Japan's Bonds Fall as Ozawa Spending Concerns Damp Demand at 10-Year Sale

Japanese bonds fell, pushing 10-year yields back over 1 percent, as demand for debt waned at an auction today and on speculation a government led by Ichiro Ozawa would increase debt-fueled spending programs.

Longer-maturity bonds led declines as bids dropped relative to the amount on offer at a sale of 10-year securities, the last before a Sept. 14 party election pitting Ozawa against Prime Minister Naoto Kan. Bond futures slid from near a seven-year high after data showing growth in Chinese manufacturing and the Australian economy spurred gains in stocks.

“What’s behind this weak auction result is Ozawa’s candidacy and concern his administration would adopt an aggressive fiscal policy, resulting in an increase in the supply of bonds,” said Susumu Kato, the Tokyo-based chief economist for Japan at Credit Agricole CIB and CLSA. “We have to take account of the possibility he’ll become prime minister.”

The yield on the benchmark 10-year bond climbed 3.5 basis points to 1.01 percent as of 1:26 p.m. at Japan Bond Trading Co., the nation’s largest interdealer debt broker. The 1.1 percent security due June 2020 declined 0.316 yen to 100.801 yen.

Ten-year bond futures for September delivery dropped 0.41 to 142.58 at the Tokyo Stock Exchange. The contracts climbed to 143.14 on Aug. 25, the highest level since June 2003.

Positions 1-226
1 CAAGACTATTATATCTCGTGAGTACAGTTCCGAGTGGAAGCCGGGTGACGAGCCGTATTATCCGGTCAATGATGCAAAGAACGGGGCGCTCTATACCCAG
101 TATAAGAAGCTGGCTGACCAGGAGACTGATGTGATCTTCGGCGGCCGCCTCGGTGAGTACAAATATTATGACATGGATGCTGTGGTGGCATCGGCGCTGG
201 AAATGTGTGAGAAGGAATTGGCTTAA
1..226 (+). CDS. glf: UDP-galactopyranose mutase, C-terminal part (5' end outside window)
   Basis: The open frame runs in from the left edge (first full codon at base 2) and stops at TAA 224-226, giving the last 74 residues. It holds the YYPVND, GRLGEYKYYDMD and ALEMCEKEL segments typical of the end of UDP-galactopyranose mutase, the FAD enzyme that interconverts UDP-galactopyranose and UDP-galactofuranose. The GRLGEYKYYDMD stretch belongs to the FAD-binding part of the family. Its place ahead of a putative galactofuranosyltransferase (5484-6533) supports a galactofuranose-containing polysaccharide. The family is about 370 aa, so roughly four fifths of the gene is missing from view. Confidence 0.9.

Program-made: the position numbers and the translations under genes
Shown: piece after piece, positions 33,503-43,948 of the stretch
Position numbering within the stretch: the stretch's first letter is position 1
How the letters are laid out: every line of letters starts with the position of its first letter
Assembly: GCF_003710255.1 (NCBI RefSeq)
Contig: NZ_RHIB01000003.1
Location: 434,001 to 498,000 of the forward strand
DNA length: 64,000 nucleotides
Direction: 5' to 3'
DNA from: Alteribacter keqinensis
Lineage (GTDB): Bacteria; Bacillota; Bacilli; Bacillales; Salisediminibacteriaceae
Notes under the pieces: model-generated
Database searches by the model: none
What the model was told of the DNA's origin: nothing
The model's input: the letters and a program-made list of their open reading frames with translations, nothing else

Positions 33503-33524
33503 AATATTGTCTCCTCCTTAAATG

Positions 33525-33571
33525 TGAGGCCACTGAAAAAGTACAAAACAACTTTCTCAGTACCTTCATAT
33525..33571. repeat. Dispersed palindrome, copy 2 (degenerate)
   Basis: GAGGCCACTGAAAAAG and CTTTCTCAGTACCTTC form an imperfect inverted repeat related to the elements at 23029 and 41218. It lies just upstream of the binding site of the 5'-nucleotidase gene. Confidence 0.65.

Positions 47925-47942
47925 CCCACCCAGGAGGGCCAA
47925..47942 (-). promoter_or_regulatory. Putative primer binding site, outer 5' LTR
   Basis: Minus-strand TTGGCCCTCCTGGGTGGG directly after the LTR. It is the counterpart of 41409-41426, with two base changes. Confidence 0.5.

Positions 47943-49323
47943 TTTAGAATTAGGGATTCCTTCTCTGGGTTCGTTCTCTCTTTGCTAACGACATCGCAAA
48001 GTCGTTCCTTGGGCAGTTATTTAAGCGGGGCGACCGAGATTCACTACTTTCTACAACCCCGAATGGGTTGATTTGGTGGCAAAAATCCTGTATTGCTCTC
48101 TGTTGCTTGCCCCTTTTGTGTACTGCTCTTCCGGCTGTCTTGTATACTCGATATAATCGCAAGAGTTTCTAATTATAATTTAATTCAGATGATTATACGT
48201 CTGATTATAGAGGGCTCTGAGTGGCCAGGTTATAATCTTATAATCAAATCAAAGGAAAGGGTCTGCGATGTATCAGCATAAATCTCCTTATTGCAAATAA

Today’s 2.2 trillion yen ($26 billion) auction of 10-year bonds drew bids valued at 3.16 times the amount on offer, compared with a so-called bid-to-cover ratio of 4.18 in August.

Government Spending

Kan rejected a closed-door effort to appease his party’s largest faction, forcing a contest with Ozawa for the Democratic Party of Japan leadership. Ozawa, a former party leader, pledges to increase a monthly childcare allowance from 13,000 yen, according to his manifesto released today. The winner of the ballot is ensured of being prime minister because the DPJ controls the lower house.

“Ozawa is seen to favor aggressive government spending, and his candidacy has reminded investors of possible worsening of the government’s finances,” Shinji Nomura, chief debt strategist in Tokyo at Nikko Cordial Securities Inc., wrote in a report today. “This isn’t a temporary theme but a serious issue.”

Bonds also fell after a Chinese government report showed manufacturing improved in August. China was Japan’s biggest export market by the value of products shipped during the first half of 2010, according to the Ministry of Finance. An Australian government report showed the nation’s economy grew in the second quarter at the fastest pace in three years.

The Nikkei 225 Stock Average reversed an earlier loss, gaining 1.2 percent.

“More and more people are coming to think China’s economy won’t decelerate as much as they’d previously feared,” said Masaru Hamasaki, chief strategist at Tokyo-based Toyota Asset Management Co., which oversees about $15 billion in assets. “Expectations are still there that demand in China will bolster the Japanese economy.”

To contact the reporter on this story: Masaki Kondo in Tokyo at mkondo3@bloomberg.net.

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